Toronto, ON, Feb 25, 2020 — A growing proportion of Canadians are turning sour on the blockade of key transportation corridors in solidarity with the Wet’suwet’en Nation and support police intervention to end the blockades, according to a new Ipsos poll conducted on behalf of Global News.
Hereditary chiefs of the Wet'suwet'en Nation in British Columbia oppose the construction of the Coastal GasLink natural gas pipeline in British Columbia, despite the project being approved by the local band councils whose territory the pipeline passes through. Protests by Indigenous peoples and their supporters have blocked project construction in BC and have also spread to other regions of the country, including blocking main rail lines that move freight and passengers. On Monday the Ontario Provincial Police moved in to end the blockade near Belleville, Ontario, but new blockades are continuing to sprout. This poll was in field ahead of that intervention.
Compared to an Ipsos/Global News poll released last week, Canadians are turning increasingly unfavourable towards the blockades, and becoming more supportive of police intervention to end them. Moreover, those who were previously unsure about the situation appear to be siding against the protests and in support of intervention. More specifically:
- Six in ten (60%) are unfavourable (35% very/25% somewhat) towards the protests, up 11 points since last week, while 27% are favourable (11% very/17% somewhat), a decrease of 5 points. One in seven (13%) are unsure, down 7 points. Residents of Saskatchewan and Manitoba (71%) have the most unfavourable views, followed by those living in Alberta (63%), Quebec (60%), Atlantic Canada (59%) British Columbia (59%) and Ontario (57%).
- Nearly two in three (63%) support (35% strongly/28% somewhat) intervention by police to end the blockade of key transportation corridors by indigenous protestors, an increase of 10 points since last week. One quarter (26%) oppose (13% strongly/13% somewhat) the intervention by police to end blockades, down 2 points. Roughly one in ten (11%) are unsure, down 8 points. Support for intervention by police to end the blockades is strongest in Alberta (76%) and Saskatchewan and Manitoba (72%), followed by Atlantic Canada (65%), British Columbia (63%), Quebec (62%) and Ontario (58%).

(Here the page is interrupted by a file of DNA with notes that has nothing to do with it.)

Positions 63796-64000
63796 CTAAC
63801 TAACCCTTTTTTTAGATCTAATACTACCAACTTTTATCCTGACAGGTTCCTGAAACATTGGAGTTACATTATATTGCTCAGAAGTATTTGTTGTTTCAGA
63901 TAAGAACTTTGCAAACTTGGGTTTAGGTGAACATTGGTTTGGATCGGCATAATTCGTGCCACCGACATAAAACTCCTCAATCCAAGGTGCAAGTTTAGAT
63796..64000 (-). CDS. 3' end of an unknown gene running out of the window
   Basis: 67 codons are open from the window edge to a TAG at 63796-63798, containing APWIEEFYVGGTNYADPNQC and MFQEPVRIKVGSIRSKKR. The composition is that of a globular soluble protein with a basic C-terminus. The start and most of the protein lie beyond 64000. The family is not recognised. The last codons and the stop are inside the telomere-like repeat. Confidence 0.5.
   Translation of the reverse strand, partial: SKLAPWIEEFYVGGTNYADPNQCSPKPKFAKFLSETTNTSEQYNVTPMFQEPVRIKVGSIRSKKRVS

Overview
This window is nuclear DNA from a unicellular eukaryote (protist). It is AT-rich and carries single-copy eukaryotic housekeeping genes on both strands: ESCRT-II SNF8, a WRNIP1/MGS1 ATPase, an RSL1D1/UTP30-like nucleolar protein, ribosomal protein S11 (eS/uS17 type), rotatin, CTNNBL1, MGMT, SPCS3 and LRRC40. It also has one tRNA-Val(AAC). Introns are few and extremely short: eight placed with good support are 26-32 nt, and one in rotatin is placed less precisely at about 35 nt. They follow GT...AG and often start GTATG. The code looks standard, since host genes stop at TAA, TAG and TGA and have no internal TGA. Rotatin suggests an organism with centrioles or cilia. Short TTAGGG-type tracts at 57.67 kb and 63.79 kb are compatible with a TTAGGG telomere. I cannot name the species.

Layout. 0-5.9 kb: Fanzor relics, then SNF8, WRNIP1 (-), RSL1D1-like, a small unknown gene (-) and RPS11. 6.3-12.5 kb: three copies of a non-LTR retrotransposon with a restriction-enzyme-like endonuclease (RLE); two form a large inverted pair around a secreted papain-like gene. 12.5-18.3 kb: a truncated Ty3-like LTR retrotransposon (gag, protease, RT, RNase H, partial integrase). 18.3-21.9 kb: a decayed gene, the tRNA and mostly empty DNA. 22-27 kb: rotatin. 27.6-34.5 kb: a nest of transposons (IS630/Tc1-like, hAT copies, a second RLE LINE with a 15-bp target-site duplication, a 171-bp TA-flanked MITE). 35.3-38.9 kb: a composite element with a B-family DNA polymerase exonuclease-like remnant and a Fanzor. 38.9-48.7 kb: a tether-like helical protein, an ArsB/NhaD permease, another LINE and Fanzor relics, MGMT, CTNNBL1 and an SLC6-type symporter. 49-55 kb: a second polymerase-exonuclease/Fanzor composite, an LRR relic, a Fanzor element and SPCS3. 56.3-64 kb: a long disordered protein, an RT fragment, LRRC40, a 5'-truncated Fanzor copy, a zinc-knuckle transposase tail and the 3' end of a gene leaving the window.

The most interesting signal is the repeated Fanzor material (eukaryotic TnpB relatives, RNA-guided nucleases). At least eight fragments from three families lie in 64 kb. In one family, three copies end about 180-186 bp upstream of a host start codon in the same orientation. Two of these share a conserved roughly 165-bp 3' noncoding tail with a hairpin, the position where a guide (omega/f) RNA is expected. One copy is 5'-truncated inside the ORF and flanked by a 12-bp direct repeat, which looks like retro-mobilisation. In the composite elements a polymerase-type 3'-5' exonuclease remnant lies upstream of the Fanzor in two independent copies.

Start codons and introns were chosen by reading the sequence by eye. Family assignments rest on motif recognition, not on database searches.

Four in ten (43%) Canadians approve (10% strongly/33% somewhat) of the performance of the Liberal government under the leadership of Justin Trudeau, which is 2 points lower than it was heading into Election Day last October – showing that any honeymoon period the Prime Minister might have had in the aftermath of his re-election has ended. Conversely, six in ten (57%) Canadians disapprove (33% strongly/24% somewhat) of the Trudeau government’s performance, up 2 points from October.
Regionally, Canadians are not aligned. Nearly half (49%) of Quebecers approve of the government’s performance under Justin Trudeau, while Canadians residing in British Columbia (47%), Ontario (44%) Atlantic Canada (43%), Saskatchewan and Manitoba (36%) and Alberta (22%) are not as approving. Approval is significantly higher among adults under the age of 35 (54%) than among those aged 35-54 (40%) or 55+ (36%).
Underscoring the difficulty of the situation for the Prime Minister, those who approve of the performance of the Trudeau government are split on their views of these protests and how to deal with them. Among those who approve of the government’s performance in general, 39% are favourable towards the protests and 48% are unfavourable towards them. However, over half (55%) of those who approve of the Trudeau government support police intervention while 34% oppose it, showing some division among the ranks of Trudeau supporters.
About the Study
These are some of the findings of an Ipsos poll conducted between February 21 and 24, 2020, on behalf of on behalf of Global News. For this survey, a sample of 1300 Canadians aged 18+ was interviewed online. Quotas and weighting were employed to ensure that the sample’s composition reflects that of the Canadian population according to census parameters. The precision of Ipsos online polls is measured using a credibility interval. In this case, the poll is accurate to within ± 3.2 percentage points, 19 times out of 20, had all Canadians aged 18+ been polled. The credibility interval will be wider among subsets of the population. All sample surveys and polls may be subject to other sources of error, including, but not limited to coverage error, and measurement error.
For more information on this news release, please contact:
Darrell Bricker, PhD
CEO, Ipsos Global Public Affairs
+1 416 324-2001
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